bool isInMyCharSet(char ch)
const char* myCharSet="ABCD12349";
return strchr(myCharSet, ch)!=NULL?
The code works for years. Only one day you call this function with '\0'. Char 0 is not part of myCharSet, yet this function returns true.
Senior C programmers often know this, because this behavior is documented.
const char * strchr ( const char * str, int character );
char * strchr ( char * str, int character );
Locate first occurrence of character in string
Returns a pointer to the first occurrence of character in the C string str.
The terminating null-character is considered part of the C string. Therefore, it can also be located to retrieve a pointer to the end of a string.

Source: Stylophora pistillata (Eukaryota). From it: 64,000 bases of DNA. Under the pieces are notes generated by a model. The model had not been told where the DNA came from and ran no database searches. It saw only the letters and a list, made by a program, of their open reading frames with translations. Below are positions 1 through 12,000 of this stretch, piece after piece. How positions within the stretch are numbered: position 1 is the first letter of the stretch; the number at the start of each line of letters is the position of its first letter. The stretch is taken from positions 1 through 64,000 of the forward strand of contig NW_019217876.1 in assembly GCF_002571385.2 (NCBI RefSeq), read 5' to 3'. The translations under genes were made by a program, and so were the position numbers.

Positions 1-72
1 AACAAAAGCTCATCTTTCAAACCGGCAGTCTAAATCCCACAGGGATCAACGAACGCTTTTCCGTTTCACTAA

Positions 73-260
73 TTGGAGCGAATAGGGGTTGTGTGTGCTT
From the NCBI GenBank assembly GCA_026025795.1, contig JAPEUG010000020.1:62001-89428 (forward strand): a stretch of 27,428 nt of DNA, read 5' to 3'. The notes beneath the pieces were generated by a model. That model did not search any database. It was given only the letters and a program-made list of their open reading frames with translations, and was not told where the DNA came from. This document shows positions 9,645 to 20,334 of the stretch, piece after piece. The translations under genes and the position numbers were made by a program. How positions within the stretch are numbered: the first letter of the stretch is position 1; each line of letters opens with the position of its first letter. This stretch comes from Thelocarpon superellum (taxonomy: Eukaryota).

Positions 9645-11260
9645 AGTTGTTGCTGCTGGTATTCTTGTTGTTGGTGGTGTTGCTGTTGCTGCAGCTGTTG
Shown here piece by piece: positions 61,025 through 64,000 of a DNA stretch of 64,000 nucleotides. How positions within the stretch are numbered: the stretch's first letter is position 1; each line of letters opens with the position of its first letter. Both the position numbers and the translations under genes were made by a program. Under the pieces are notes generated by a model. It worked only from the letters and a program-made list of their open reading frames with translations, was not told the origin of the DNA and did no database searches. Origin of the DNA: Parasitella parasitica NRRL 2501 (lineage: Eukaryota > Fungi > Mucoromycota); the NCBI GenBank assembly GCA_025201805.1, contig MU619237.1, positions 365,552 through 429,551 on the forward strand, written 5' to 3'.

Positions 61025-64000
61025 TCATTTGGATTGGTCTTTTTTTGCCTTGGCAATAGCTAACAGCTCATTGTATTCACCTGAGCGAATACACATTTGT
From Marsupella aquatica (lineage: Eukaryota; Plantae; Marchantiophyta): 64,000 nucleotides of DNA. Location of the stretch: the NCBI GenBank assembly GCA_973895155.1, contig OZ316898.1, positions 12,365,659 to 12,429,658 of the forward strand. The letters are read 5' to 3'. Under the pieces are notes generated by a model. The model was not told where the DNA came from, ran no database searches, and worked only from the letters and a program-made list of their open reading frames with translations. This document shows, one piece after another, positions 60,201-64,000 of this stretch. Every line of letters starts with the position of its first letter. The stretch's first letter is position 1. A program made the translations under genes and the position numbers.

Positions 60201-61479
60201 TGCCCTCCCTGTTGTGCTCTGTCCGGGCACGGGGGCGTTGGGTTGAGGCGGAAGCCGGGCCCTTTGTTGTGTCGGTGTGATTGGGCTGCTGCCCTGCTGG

OK. Fine, but do you know the same behavior exists in CString::Find method. This time, you won't find it mentioned in the document.
Now you may attempt to change the code to
for(int i=0; i
if (myCharSet[i]==ch) return true;
Wrong again. sizeof operator still counts the terminating NUL character.